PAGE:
After an arrest for drunk driving, the arresting officer may ask you to submit to a breathalyzer test, which involves blowing into a machine that can detect alcohol on your breath and calculate your blood alcohol content (BAC). The breath test results can confirm whether your blood alcohol concentration was over the legal limit and whether you were driving under the influence of alcohol.
New Jersey’s implied consent laws require DUI arrestees to submit to chemical testing if requested. However, a driver can refuse the test. A breath test refusal can carry harsh penalties on top of any sentence for a conviction for DWI or other offenses.
If the police have charged you with breath test refusal, you need experienced legal representation to help you understand your legal options and protect your rights. Contact the Law Office of Steven Ellman for a free case evaluation with a breath test refusal attorney. We can explain how our law firm can help you deal with the charges.
Understanding Breath Test Refusal
When a police officer pulls you over in New Jersey, you should stop your car in a safe place, turn off the engine, and put your hands on the steering wheel. Upon request, show the officer your driver’s license, registration, and proof of insurance.
You have specific constitutional rights, such as the right to remain silent. If you wish to invoke that right, say so loudly and clearly. If you are not under arrest, you have the right to leave.
However, if a law enforcement officer has probable cause to believe that you are driving under the influence of alcohol, the officer can arrest you on suspicion of DWI. After the police arrest you and take you to the police station, they will likely request that you submit to a breath or blood test.
Under New Jersey’s implied consent law, everyone who operates a motor vehicle on the state’s roads consents to a breath, urine, or blood test when requested by a police officer with probable cause. Those who refuse will have their driver’s license suspended.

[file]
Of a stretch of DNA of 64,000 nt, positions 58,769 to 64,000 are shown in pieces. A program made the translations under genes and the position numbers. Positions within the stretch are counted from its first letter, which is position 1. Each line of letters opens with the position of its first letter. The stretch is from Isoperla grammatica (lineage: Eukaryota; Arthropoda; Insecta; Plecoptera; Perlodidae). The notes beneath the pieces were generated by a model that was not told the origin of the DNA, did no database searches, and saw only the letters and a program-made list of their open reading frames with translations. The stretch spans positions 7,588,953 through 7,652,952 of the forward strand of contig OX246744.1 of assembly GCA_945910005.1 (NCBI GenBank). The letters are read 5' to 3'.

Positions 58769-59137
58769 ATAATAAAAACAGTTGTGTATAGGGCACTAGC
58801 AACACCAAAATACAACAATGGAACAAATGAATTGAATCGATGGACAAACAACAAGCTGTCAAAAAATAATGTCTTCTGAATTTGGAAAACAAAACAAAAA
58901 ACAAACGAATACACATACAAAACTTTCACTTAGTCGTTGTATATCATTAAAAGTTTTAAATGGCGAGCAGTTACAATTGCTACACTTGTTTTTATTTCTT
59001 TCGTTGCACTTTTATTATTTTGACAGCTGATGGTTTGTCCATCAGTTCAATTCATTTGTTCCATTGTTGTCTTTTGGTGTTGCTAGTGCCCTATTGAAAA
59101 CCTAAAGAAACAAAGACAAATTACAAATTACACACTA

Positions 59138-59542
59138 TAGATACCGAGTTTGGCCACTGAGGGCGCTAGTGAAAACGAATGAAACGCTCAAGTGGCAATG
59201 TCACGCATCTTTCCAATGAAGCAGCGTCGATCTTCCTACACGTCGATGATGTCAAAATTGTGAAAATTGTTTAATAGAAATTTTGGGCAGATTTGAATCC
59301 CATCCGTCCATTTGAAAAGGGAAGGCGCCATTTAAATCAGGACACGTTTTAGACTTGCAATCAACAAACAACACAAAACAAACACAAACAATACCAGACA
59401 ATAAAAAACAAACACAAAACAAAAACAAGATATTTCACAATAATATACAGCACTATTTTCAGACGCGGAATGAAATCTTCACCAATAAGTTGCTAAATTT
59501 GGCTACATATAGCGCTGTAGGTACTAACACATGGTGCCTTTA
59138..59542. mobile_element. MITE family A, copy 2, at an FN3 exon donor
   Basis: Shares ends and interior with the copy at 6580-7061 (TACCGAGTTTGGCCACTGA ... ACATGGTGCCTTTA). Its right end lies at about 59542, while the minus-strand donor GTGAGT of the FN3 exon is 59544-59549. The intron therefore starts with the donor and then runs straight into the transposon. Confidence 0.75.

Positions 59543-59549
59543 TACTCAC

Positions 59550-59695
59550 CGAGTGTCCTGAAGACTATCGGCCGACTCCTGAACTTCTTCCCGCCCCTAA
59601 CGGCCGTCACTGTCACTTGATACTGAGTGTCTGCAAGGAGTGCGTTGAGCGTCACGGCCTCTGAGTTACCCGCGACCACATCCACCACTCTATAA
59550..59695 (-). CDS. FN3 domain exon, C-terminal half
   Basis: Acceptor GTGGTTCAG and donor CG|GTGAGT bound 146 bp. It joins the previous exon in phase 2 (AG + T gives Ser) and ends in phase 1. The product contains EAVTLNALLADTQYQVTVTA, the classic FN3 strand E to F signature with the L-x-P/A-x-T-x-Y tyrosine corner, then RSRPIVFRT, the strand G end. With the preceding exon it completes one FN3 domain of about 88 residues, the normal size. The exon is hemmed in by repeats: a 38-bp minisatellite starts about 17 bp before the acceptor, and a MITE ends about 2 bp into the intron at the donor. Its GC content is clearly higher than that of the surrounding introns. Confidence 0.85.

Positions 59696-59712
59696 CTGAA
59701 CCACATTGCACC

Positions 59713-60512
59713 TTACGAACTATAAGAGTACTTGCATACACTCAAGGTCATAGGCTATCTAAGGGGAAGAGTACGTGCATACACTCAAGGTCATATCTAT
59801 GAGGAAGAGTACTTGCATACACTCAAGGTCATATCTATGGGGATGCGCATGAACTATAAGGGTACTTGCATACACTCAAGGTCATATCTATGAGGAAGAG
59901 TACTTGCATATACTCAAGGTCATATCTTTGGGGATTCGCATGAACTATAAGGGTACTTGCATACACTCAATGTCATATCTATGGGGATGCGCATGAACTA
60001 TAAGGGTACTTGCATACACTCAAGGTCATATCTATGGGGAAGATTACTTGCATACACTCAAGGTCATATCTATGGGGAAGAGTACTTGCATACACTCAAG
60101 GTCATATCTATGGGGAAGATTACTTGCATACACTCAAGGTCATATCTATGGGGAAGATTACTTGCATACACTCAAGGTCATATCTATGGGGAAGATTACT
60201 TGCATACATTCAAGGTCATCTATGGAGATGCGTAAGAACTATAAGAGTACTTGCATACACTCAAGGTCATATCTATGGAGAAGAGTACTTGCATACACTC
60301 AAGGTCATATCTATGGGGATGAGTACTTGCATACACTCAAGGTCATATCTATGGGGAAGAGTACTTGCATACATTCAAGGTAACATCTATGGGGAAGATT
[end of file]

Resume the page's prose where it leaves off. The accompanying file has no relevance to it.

Police officers cannot forcibly take a breath, urine, or blood sample from a person without a search warrant or another court order. However, a driver who refuses to submit to testing after a DWI arrest may face a breath test refusal charge on top of a DWI charge.
Keep in mind that the prosecutor’s office does not need breath test results to obtain a conviction. Prosecutors can rely on other evidence of a driver’s intoxication, such as police officer observations or witness testimony about the driver’s appearance or behavior.
Defending Against a Breath Test Refusal Charge
You might have a viable defense against a breath test refusal charge under certain circumstances. Potential defenses to a breath test refusal charge include:
- The police lacked reasonable suspicion of a traffic or criminal violation to initiate the traffic stop.
- The police lacked sufficient evidence to support probable cause to arrest you for DWI.
- The arresting officer failed to read the entire statutorily required implied consent form.
- You gave consent to the breath test, but the officer misinterpreted it as a refusal.
A knowledgeable DUI defense attorney can evaluate whether your constitutional rights were violated at any point. If so, your lawyer can build a defense based on the evidence.